President Zelensky warned that the strike just a day after the breakthrough agreement was signed proves Moscow cannot be trusted. Kyiv said yesterday that the two Russian Kalibr missiles had left a number of people injured and damaged the infrastructure of Odesa’s port.
But the President emphasised the damage to trust after Friday’s deal had hoped to provide a safe passage for his country’s exports.
Observers hoped the accord would allow the delivery of millions of tons of grain blockaded in the Ukrainian ports.
Mr Zelensky said: ”If anyone in the world could have said before this that some kind of dialogue with Russia, some kind of agreements, would be necessary, look at what is happening.”
Russia admits carrying out the strike to destroy a Ukrainian military vessel and US-supplied Harpoon anti-ship missiles.
US Secretary of State Antony Blinken said the attack “casts serious doubt on the credibility of Russia’s commitment to yesterday’s deal.”
He added: “Russia bears responsibility for deepening the global food crisis and must stop its aggression.”
UN Secretary-General Antonio Guterres “unequivocally condemned” the strikes, stressing that full implementation of the deal was imperative.
Kyiv, which says a ship was hit but not whether it was military or civilian, went ahead with its plans to move grain yesterday.
Infrastructure Minister Oleksandr Kubrakov said: ”We continue technical preparations for the launch of exports of agricultural products from our ports.”
It was hoped that Friday’s breakthrough could curb soaring food prices by restoring Ukrainian grain shipments to pre-war levels.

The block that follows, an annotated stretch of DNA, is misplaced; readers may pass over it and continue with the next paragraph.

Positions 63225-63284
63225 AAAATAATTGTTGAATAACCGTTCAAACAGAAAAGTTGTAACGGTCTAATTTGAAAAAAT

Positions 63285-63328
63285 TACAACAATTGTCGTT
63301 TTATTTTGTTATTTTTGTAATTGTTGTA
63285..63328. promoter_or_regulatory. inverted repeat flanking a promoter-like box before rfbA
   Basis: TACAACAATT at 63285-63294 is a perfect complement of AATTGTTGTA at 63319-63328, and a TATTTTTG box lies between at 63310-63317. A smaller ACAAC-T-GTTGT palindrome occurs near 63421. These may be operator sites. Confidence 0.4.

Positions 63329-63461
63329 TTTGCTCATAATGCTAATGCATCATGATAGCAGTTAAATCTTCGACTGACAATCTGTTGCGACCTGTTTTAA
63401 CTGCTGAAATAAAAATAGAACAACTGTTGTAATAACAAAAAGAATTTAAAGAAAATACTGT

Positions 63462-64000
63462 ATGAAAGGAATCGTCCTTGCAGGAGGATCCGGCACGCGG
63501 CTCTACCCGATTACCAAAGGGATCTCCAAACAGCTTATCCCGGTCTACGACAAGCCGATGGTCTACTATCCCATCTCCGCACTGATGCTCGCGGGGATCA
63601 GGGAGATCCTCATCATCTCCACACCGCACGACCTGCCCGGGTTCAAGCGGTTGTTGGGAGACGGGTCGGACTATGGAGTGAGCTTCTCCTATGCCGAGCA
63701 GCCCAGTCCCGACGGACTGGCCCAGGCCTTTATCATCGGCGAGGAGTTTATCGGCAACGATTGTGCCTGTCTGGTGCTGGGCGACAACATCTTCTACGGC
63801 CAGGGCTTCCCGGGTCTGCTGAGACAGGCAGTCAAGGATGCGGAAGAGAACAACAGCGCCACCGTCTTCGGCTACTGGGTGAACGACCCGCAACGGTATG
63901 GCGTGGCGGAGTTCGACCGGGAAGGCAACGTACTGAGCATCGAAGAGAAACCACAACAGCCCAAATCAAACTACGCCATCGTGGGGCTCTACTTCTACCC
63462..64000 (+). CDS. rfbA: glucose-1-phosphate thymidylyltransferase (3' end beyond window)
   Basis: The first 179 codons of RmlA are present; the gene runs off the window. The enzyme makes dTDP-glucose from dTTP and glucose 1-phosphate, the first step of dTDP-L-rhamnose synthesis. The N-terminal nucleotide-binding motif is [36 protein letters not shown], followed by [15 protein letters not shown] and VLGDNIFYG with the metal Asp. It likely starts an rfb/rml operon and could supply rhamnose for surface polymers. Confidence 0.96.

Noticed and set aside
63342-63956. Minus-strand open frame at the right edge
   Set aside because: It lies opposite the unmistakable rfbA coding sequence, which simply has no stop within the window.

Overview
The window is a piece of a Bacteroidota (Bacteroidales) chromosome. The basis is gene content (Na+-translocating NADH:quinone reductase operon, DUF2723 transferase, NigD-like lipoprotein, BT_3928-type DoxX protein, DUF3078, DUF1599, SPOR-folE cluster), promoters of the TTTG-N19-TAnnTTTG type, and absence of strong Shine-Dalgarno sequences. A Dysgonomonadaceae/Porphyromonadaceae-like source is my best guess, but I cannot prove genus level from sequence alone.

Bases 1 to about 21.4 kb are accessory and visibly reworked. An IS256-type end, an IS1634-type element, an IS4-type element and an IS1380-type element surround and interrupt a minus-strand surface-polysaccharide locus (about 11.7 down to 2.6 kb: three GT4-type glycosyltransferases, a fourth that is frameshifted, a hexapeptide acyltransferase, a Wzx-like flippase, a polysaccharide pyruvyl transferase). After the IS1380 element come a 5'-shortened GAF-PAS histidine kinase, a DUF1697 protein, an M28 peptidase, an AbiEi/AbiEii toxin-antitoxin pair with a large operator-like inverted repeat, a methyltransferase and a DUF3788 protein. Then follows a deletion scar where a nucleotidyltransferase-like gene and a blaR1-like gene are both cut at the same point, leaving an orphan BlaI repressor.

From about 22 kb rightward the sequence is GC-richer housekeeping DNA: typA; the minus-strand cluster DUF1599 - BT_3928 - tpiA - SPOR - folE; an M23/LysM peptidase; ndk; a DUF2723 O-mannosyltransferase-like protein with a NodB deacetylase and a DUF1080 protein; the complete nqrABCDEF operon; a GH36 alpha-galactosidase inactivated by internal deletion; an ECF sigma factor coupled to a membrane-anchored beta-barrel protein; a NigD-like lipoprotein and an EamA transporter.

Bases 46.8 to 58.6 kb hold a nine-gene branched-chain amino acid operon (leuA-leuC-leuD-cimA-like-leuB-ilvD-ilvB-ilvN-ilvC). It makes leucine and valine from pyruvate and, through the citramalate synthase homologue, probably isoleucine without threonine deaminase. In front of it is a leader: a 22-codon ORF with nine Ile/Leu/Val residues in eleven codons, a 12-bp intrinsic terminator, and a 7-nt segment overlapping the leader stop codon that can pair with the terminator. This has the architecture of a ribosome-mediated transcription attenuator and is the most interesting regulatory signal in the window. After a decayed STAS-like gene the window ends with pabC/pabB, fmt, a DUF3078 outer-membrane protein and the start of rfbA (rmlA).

President Zelensky’s economics adviser Oleh Ustenko said they could export 60 million tonnes over the next nine months if peace continues.
But he warned events in Odesa suggested it might take as long as two years, adding: ”Yesterday’s strike indicates that it will definitely not work like that.”
As the war entered its sixth month, Ukraine reported Russian shelling in the north, south and east.
The President said that while Donbas remained the main theatre of combat, his forces were moving “step by step” into occupied Kherson.
He added that there was heavy fighting around the city and artillery strikes on bridges had put the Kremlin’s supply lines at risk.
One senior regional official, Serhiy Khlan, predicted that Ukraine would recapture Kherson within the next few months.
The Kherson governor’s aide added: “We can say that the Kherson region will definitely be liberated by September, and all the occupiers’ plans will fail.
“We can say that a turning point has occurred on the battlefield. We see that the Armed Forces of Ukraine are prevailing in their most recent military operations.
“This is not yet the liberation of Kherson, but a serious preparatory step in that direction.”
Touring Lavrov blames supply crisis on Ukraine
Russian Foreign Minister Sergei Lavrov offered reassurances of grain supplies to Egypt last night – as he sought to blame the crisis on Ukrainian mines.
The Moscow mouthpiece, on an African charm offensive, is attempting to win support for Vladimir Putin’s invasion as he tours Egypt, Ethiopia, Uganda and Congo-Brazzaville.
Mr Lavrov yesterday held talks in Cairo with his opposite number Sameh Shoukry and said: “We reaffirmed the commitment of Russian grain exporters to meet all their commitments.”
Russia has blamed the blockade on Ukrainian mines, though under Friday’s deal pilots would guide ships along safe channels.
Lavrov also claimed peace talks stalled because “Ukrainian authorities, from the president and down to his countless advisers, repeatedly say that there will be no talks until Ukraine defeats Russia on the battlefield”.